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25 CDR Silver anniversary The Center for Dispute Resolution Celebrates Silver Anniversary In 1983, a small group of far-sighted law professors at the Willamette University College of Law gathered to discuss the newest wave in legal education — educating future lawyers to be problem solvers, negotiators, mediators and peacemakers instead of gladiators and aggressive litigators. These pioneers, Bryan M. Johnston, L. Randolph Lowry, Ross R. Runkel, Leroy Tornquist and Carlton J. Snow laid the groundwork for the creation of the Willamette Center for Dispute Resolution in 1984. Only the Program on Negotiation at Harvard Law School is older (1983). Like its parent university, the Willamette Center for Dispute Resolution (CDR) was the “first in the West.” A lot has happened and much has changed since the CDR was founded. Beloved Carlton passed away and is remembered fondly at the College of Law through a scholarship program in his name. Randy moved on, first to Pepperdine, where he built one of the most vibrant and robust dispute resolution programs in the nation, and then to a university presidency where he undoubtedly has daily opportunities to practice his dispute resolution skills. Ross taught at Willamette for 30 years before retiring in 1999 with emeritus status. At the request of the law school, he returned in 2005 to teach for another four years as a visiting professor. He publishes an arbitration newsletter and arbitrates labor disputes throughout the Northwest. Leroy continues to teach students advocacy and negotiation in the context of litigation at the law school. Bryan moved from the directorship of the CDR to become a state representative, dean of the Atkinson School of Management and interim president of Willamette University. He passed away in June 2008. As director of the CDR, I have had the pleasure of working on important CDR initiatives for the past 15 years. During this time, the Center was recognized several times as a top-10 institution in Dispute Resolution by U.S. News and World Report, even reaching as high as No. 5 for two years. More recently, the CDR has struggled to meet a number of challenges, including the deaths, retirements and career transitions of some of our most qualified and respected professors, and the vibrant growth of dispute resolution across the nation. 14 | Willamette Lawyer While Willamette may have been first in the West, many others have joined the party. Where there were two academic dispute resolution programs in 1984, now there are several dozen. In addition, the academic study of dispute resolution has blossomed into a field that incorporates dispute resolution in courts, state and federal government, international law, environmental law, public policy disputes, and literally every aspect of private law. Moreover, as the practical side of the field has expanded, so has the intellectual side, now incorporating cognitive and behavioral psychology, economic risk analysis, neuroscience and more. So have we reconciled ourselves to the position of being locally respected and given up aspirations of affecting a larger sphere? Are we merely the “best alternative dispute resolution center in the mid-Willamette Valley” or are we something more? The answer is clear when you look at the past several years of activity in the CDR. Let me highlight just a few important developments: In 2008, we created a new associate director position and hired Sukhsimranjit Singh. Sukh comes to Willamette with a law degree from the National Academy of Legal Studies and Research in Hyderabad, the top law school in India; an LL.M. from the University of Missouri–Columbia; and a two-year fellowship at Hamline University under his belt. Sukh teaches beginning and advanced negotiation, mediation and mediation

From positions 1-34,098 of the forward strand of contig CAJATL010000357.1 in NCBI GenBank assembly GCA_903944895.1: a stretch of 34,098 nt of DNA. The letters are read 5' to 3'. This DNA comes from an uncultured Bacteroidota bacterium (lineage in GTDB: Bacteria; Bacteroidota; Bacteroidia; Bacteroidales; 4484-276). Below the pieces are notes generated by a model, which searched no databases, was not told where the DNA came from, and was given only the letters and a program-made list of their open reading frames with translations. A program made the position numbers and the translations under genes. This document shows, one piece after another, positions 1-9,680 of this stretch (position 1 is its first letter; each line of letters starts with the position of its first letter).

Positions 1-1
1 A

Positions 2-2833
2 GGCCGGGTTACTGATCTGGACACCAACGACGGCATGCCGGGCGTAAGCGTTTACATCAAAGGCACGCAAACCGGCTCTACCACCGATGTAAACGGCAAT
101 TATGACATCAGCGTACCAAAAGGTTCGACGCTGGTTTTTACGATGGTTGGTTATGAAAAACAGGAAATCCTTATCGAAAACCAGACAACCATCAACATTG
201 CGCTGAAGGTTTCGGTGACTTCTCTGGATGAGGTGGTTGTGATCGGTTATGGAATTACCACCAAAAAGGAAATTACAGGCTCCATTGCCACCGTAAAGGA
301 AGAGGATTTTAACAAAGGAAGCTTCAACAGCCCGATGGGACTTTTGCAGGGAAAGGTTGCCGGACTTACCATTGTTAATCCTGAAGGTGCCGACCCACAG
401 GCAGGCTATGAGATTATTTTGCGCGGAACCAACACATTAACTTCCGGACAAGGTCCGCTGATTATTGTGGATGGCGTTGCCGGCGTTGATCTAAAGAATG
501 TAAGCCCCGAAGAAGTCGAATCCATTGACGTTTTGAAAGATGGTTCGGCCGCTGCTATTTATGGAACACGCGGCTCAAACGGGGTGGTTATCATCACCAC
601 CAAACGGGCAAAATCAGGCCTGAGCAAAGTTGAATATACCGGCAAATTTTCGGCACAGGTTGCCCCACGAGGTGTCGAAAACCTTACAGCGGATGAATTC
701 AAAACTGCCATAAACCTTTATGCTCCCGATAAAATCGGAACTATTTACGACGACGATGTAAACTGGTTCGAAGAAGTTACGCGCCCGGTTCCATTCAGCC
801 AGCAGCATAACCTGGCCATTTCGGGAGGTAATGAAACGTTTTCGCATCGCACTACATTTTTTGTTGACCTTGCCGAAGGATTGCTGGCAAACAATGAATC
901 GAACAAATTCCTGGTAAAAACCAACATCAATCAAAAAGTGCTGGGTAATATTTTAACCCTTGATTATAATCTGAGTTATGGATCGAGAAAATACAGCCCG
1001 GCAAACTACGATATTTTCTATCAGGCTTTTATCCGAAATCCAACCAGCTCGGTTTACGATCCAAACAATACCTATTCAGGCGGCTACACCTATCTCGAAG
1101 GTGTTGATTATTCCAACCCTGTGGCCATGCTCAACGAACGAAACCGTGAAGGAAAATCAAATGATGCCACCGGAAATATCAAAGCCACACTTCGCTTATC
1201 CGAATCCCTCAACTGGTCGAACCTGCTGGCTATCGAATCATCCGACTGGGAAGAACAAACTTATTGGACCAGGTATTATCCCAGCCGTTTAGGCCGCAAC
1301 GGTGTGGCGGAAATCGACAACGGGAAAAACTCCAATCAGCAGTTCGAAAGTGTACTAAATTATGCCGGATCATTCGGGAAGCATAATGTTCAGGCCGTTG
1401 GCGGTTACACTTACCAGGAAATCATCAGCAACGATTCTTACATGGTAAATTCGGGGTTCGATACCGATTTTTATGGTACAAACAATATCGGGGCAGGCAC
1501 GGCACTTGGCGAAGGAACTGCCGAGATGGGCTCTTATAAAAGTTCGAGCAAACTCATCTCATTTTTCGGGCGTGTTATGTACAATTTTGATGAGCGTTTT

Willamette Lawyer | Fall 2009 • Vol. IX, No. 2

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